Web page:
Top five tips for using SideScan

GET more from your SideScan technology with these simple tips from Scott Thomas.

LOWRANCE’S SideScan technology has been around for a few years now and over that time switched on fishos have honed their skills and are now using it to its full potential. See below for our top five tips on making the most from your SideScan technology. We promise once you’ve worked out the fundamentals behind this technology, you’ll never fish without it again.

What is SideScan?

Firstly, a quick recap will help you understand how this technology works. SideScan is part of Lowrance’s StructureScan technology. It’s a departure from conventional sonar imaging and uses a transducer with a narrow beam and higher frequency. And in the case of SideScan, the transducer shoots out a wide beam and covers each side of the boat. The end result is a much clearer picture and combined with CHIRP sonar, creates incredible definition.

Where to use SideScan?

Some fishos will have a use for SideScan more than others, although you might be surprised just how useful this technology is for all types of fishing. Bream, bass and barra fishos targeting these species in rivers and dams will find it invaluable for locating deep water snags and pin-pointing fish along edges. SideScan can also be used on one side of the boat, which works well when prospecting along a bank. The attached pictures show an old river bed in lake St Clair in the NSW Hunter Valley. This type of information was never so revealing with old technology sonar and really helps fishos locate fish in these impoundments.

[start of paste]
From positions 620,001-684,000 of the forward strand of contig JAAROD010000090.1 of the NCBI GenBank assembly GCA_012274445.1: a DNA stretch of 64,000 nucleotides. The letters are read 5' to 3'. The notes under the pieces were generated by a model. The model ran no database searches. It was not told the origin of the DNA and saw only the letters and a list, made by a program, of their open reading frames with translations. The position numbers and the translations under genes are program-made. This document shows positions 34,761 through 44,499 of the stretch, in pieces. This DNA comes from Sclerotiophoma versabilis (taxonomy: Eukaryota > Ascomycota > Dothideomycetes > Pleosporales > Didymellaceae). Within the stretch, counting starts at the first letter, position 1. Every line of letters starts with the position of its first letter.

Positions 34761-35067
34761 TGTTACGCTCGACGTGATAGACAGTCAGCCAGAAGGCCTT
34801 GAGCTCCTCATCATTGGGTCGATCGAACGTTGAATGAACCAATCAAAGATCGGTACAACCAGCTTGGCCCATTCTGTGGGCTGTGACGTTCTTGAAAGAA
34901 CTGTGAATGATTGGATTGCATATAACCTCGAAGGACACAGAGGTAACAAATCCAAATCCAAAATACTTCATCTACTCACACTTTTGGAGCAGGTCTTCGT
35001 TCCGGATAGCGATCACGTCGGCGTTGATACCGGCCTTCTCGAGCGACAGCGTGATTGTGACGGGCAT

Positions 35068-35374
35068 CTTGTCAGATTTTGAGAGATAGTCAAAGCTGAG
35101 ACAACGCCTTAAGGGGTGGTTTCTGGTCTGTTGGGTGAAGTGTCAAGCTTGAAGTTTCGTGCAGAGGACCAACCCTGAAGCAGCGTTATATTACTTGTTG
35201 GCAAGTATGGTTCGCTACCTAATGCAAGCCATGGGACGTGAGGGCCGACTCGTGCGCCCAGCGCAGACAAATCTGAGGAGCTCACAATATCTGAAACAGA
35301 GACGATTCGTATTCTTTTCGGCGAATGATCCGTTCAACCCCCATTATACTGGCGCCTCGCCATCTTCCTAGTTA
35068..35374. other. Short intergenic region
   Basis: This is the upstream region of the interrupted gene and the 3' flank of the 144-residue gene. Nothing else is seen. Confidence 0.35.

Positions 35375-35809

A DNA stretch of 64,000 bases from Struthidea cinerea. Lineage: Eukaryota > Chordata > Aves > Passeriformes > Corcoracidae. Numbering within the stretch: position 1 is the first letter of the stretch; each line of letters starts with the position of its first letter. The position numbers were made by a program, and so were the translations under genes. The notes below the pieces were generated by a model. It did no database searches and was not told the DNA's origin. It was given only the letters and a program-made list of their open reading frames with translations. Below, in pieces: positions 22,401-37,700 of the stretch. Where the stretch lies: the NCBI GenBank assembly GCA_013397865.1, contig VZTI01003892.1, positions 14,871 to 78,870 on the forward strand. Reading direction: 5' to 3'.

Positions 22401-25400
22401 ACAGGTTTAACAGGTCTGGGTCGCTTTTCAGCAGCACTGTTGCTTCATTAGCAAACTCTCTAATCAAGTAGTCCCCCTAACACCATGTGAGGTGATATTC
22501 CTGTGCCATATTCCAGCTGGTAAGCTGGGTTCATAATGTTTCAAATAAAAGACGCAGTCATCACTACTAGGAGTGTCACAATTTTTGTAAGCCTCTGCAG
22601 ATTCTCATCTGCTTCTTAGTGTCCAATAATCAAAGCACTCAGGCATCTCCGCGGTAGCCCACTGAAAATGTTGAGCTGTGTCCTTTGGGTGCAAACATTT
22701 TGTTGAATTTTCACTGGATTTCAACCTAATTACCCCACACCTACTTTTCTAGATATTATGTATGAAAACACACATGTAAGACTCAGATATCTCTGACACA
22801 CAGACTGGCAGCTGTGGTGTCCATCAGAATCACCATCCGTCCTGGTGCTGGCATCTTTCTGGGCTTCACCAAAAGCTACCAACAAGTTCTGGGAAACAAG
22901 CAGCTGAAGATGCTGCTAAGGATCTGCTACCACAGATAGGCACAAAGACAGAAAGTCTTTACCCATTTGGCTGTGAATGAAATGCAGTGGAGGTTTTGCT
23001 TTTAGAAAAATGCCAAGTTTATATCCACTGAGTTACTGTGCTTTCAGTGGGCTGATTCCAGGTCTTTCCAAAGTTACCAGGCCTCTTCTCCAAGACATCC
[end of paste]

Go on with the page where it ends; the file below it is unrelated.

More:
Saltwater fishos also find SideScan useful when locating schools of bait and nearby predators. The excellent target separation will reveal exact locations of bait and show you what larger predators are lurking nearby. Again, saltwater anglers fishing structure like FADs or deepwater marker buoys are able to determine the likelihood of bait or fish alongside the structure.

Use Split screen

Lowrance offers several screen configuration options or lets you customise your own. I like using a split screen between side scan and conventional sonar. Sometimes I’ll also add the chartplotter screen if that’s needed. Using the split screen gives you quick reference between the fish or baits’ distance from your boat and its depth. Once you locate some fish on the SideScan screen, look for the same object on the sonar. You can also drop a waypoint on the bait or fish for further accuracy. I also find using the split screen is a good way to learn how each field of view operates and makes you better at reading your sounder.


Unlike traditional sonar, which only covers a narrow percentage of the water column, SideScan, as mentioned above, scans out and shows fish in water otherwise out of reach. This is a big plus for shallow water anglers searching for fish.
In deeper water side scan will still reveal a greater area than traditional sonar and proves just as useful.

Try 3D

Since the release of Structure Scan several years ago, Lowrance has recently taken it further with its 3D Structure Scan. As the name suggests, 3D technology gives anglers even more detail and creates an image that’s easy to define. This is good news for people not overly familiar with the technical aspect of this technology. The 3D image is intuitive and really allows you to see under, or beside your boat as it really is.

With this sort of technology expanding at such a rate of knots, who knows what’s next? Despite the technology advancements, the advent of SideScan has, and continues to be a fundamental tool in every serious angler’s arsenal.

Check it out at lowrance.com.au

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